Preservation, Road Trips

Strolling through Madison

Madison, Indiana, is a preservationist’s dream town. A whopping 133 blocks of its downtown is a Historic District and a National Historic Landmark.

On Main St.
Main Street

Founded in 1810, the town competed with Louisville and Cincinnati as Ohio River port cities. It grew rapidly into the railroad age of the mid-1800s, but railroads leading to those other two cities performed better than the one leading to Madison. Indeed, Madison’s railroad failed in 1862. Even though its line ended up becoming a part of the vast Pennsylvania Railroad system, the die was cast. After the Civil War, Madison’s growth stalled.

Bank
Broadway Hotel

Madison’s antebellum loss is our modern gain as it largely froze the town in time. You’ll find all the major architectural styles from the nineteenth, and even some of the twentieth, centuries in downtown Madison.

Ohio Theater
Hinkle Hamburgers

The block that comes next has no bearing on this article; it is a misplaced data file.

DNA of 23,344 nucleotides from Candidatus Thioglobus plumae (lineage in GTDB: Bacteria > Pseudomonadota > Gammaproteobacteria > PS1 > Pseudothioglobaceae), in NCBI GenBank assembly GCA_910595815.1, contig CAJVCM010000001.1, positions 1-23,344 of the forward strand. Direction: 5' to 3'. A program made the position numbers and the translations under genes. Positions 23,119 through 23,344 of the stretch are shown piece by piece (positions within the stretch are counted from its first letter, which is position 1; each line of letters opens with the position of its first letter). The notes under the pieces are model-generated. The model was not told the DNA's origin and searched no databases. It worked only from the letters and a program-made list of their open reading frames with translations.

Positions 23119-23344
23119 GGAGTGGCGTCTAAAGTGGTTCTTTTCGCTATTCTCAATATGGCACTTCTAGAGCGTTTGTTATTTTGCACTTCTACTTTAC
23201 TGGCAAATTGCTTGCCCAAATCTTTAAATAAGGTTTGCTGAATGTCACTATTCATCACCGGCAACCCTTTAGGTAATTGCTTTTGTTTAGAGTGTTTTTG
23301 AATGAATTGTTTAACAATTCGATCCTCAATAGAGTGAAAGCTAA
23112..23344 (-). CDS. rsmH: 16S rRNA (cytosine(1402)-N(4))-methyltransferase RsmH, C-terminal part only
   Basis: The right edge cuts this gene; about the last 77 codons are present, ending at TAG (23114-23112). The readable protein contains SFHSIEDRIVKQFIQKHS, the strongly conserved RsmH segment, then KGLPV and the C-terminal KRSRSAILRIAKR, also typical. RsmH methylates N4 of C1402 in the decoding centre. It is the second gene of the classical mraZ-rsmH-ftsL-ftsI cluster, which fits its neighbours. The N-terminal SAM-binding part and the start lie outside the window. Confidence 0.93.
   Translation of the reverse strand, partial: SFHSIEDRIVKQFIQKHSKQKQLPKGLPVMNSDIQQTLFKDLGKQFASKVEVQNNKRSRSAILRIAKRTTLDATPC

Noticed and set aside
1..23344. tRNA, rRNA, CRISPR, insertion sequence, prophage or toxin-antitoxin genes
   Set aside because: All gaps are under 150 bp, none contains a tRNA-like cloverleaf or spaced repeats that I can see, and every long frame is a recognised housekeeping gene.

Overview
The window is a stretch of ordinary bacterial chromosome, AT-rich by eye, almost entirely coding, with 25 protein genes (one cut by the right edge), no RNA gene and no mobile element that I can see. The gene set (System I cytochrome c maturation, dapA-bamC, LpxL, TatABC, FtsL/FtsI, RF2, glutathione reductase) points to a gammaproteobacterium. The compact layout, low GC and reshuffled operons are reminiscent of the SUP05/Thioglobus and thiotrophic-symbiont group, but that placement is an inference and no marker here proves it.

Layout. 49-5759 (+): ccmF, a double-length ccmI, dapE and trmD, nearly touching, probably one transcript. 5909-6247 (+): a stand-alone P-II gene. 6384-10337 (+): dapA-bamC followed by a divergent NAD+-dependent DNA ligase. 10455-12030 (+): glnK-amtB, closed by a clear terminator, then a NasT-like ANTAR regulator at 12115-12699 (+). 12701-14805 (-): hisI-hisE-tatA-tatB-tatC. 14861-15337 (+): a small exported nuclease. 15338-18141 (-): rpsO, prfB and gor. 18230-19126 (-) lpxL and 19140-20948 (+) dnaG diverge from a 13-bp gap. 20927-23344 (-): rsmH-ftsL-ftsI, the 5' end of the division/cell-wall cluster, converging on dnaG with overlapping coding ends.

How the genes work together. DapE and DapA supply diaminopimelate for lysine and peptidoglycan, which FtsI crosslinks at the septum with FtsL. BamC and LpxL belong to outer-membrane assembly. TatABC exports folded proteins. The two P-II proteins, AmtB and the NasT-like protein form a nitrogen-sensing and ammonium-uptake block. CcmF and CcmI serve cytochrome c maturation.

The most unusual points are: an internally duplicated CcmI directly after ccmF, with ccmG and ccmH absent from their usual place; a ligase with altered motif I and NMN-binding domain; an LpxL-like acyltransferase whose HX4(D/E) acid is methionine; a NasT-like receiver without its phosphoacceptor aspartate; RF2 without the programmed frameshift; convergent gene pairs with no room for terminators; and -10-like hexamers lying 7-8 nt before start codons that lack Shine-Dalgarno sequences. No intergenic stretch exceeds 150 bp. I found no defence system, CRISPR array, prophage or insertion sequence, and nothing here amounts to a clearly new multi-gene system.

Residences surround the downtown commercial area, and most of the homes are simply stunning.

House in Madison
Madison street
Dr. Hutchings

The river is just a few minutes’ walk from anywhere in Madison’s historic district. Goods are not received at any port here anymore — you’re far more likely to see powerboats racing here. It’s been happening in Madison for at least 100 years. An annual powerboat race, now known as the Madison Regatta, has been held annually since 1929 over the Independence Day weekend.

Bench on the Ohio
Standard
Madison, IN

Downtown Madison, Indiana
Kodak EasyShare Z730 Zoom
2008

Yesterday I mentioned the Madison State Road, an 1830s highway connecting Indianapolis to Madison on the Ohio River. It was one of two such highways, the other being the Michigan Road. Indiana’s first railroad was built between the two cities, as well.

Madison was, in those days, Indiana’s largest city. It competed as a port city with Cincinnati and Louisville and was probably equally important to those cities then. So it’s small wonder there were so many ways to get to the state’s capital.

But times change, and after the Civil War Cincinnati and Louisville surged in ways Madison did not. It has had the effect of freezing Madison in time. Its streets are lined with buildings built through the 19th century, and most of them have been well preserved. It is a lovely town and well worth visiting.

Photography, Road Trips

single frame: Downtown Madison, Indiana

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